on disruption and delay

Dealing with delay and disruption is a complex undertaking, made even more daunting by a long list of urban myths and obsolete assumptions. This set of articles is our attempt at explaining some of the intricacies involved in assessing delay and disruption on construction projects, and in using System Dynamics to do so. This is not intended to be a closed list: it will continue to grow, and we welcome your input. If you have any topics about which you would like to learn more, or if you have any feedback on any of our existing articles, please do not hesitate to let us know at: info@constructiondynamics.global
Does the world truly need another series of articles on disruption and delay? Yes, because a dynamic perspective will deliver key new insights!
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It is well known that, in construction, disruption and delay can have many causes, and they can also impact the project in many different ways - as a result, the linear concept of the "chain of causation" needs to be replaced by that of a "net of causation". However, using this concept in actual analyses is easier said than done...
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What are the mechanisms that drive disruption on construction and engineering projects? Why does disruption just keep going? What are the different ways in which it can impact a project?
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What is so frightening about disruption that construction contracts barely mention the term? Indeed, it is a tricky and elusive animal…
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Why do we need analyses to prove disruption? Why is project data not enough? What requirements do the methods we use need to fulfil, to be able to prove our case? Meet the “Triad of Proof”!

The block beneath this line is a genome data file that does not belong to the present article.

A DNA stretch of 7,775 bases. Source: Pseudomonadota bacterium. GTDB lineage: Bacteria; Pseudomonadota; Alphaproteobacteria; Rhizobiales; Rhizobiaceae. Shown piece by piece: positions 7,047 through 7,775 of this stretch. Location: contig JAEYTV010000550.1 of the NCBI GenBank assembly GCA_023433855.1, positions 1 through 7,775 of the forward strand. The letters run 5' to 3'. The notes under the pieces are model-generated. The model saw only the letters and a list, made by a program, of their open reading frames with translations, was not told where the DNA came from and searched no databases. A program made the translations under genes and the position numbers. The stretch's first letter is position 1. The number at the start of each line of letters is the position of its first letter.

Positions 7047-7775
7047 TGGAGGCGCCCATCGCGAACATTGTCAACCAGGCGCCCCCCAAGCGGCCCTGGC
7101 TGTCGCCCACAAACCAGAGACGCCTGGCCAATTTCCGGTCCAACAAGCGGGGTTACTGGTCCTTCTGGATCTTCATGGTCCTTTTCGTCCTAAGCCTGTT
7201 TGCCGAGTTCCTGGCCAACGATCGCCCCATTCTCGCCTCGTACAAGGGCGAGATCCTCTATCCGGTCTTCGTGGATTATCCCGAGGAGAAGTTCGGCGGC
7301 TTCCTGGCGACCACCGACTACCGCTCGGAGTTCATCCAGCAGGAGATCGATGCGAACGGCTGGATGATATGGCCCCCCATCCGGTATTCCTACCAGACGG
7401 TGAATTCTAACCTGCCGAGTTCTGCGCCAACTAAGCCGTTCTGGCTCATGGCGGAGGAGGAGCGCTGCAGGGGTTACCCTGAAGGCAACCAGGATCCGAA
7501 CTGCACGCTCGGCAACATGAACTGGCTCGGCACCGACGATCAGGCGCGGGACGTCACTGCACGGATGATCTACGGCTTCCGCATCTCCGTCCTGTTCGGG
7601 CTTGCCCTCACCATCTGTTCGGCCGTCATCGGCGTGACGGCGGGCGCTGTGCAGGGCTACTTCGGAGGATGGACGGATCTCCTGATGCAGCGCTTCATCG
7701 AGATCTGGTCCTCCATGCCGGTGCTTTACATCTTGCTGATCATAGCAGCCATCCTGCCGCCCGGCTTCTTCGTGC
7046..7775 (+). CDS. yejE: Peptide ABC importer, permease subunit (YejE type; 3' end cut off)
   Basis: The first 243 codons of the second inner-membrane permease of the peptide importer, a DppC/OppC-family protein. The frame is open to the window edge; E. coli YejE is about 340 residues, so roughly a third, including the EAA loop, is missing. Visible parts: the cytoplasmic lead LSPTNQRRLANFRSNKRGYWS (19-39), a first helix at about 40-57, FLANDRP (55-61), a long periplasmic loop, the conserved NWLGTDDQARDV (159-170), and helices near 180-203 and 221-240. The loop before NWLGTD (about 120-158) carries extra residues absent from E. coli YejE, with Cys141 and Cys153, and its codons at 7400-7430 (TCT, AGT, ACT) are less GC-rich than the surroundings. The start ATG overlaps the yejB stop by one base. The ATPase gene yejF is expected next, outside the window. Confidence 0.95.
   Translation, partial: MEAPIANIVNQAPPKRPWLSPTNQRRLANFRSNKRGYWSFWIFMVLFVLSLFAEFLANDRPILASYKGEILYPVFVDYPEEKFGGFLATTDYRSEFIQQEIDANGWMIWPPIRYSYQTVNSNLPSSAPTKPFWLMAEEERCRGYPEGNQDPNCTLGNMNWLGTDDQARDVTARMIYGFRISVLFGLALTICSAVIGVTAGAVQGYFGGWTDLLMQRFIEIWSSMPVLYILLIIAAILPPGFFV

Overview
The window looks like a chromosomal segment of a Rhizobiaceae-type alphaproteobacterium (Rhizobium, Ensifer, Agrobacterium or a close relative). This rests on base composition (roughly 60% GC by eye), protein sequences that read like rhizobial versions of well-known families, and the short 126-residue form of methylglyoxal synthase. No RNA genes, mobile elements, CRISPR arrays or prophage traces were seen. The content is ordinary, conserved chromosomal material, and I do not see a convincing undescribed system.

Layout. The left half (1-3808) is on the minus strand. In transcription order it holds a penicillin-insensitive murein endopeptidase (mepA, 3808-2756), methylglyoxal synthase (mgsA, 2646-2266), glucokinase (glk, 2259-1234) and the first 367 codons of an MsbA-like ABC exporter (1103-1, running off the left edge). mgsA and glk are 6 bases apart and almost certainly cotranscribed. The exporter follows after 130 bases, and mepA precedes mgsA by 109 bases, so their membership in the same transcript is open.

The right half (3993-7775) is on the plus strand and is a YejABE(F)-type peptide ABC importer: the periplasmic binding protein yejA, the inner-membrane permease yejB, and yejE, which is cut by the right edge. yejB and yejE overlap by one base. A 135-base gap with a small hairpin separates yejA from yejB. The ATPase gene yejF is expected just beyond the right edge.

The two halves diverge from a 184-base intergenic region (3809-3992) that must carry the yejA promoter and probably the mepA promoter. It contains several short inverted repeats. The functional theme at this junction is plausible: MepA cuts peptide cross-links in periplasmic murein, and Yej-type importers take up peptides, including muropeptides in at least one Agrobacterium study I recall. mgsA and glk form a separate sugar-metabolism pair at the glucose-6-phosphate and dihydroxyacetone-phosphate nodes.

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Ever wondered how System Dynamics is used to assess disruption and delay on complex construction and engineering projects? Here’s your chance to find out!
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Yes, large construction and engineering projects are complicated… but why is computer simulation the only way to realistically assess disruption (and often, also delay)? And, since we are on the topic: How does simulation actually work?
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People are often still concerned about how an SD-based claim would be perceived by others – especially when this involves arbitration or litigation. We look at what these concerns are, and what SD does to overcome them.
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The Measured Mile may well be the most widely accepted disruption assessment method out there today… but on complex, heavily disrupted projects, the advantages of System Dynamics are becoming harder and harder to ignore.
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A lot of decision models are used in project management: Critical Path, Building Information Modelling, Measured Mile, System Dynamics… Let us take a step back and ask ourselves: Are they good models? What actually makes for a good model?
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On highly disrupted projects, much of their delay can be caused by disruption. Only System Dynamics can jointly assess disruption and delay.
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When delayed payments by employers affect the contractors' ability to fund the works, projects can be severely disrupted and delayed.
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System Dynamics has been successfully used to assess disruption and delay on complex construction and engineering projects for nearly fifty years - by helping to minimise cost and schedule risk, and by providing expert evidence in disputes.
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© Construction Dynamics Solutions L.L.C. 2021

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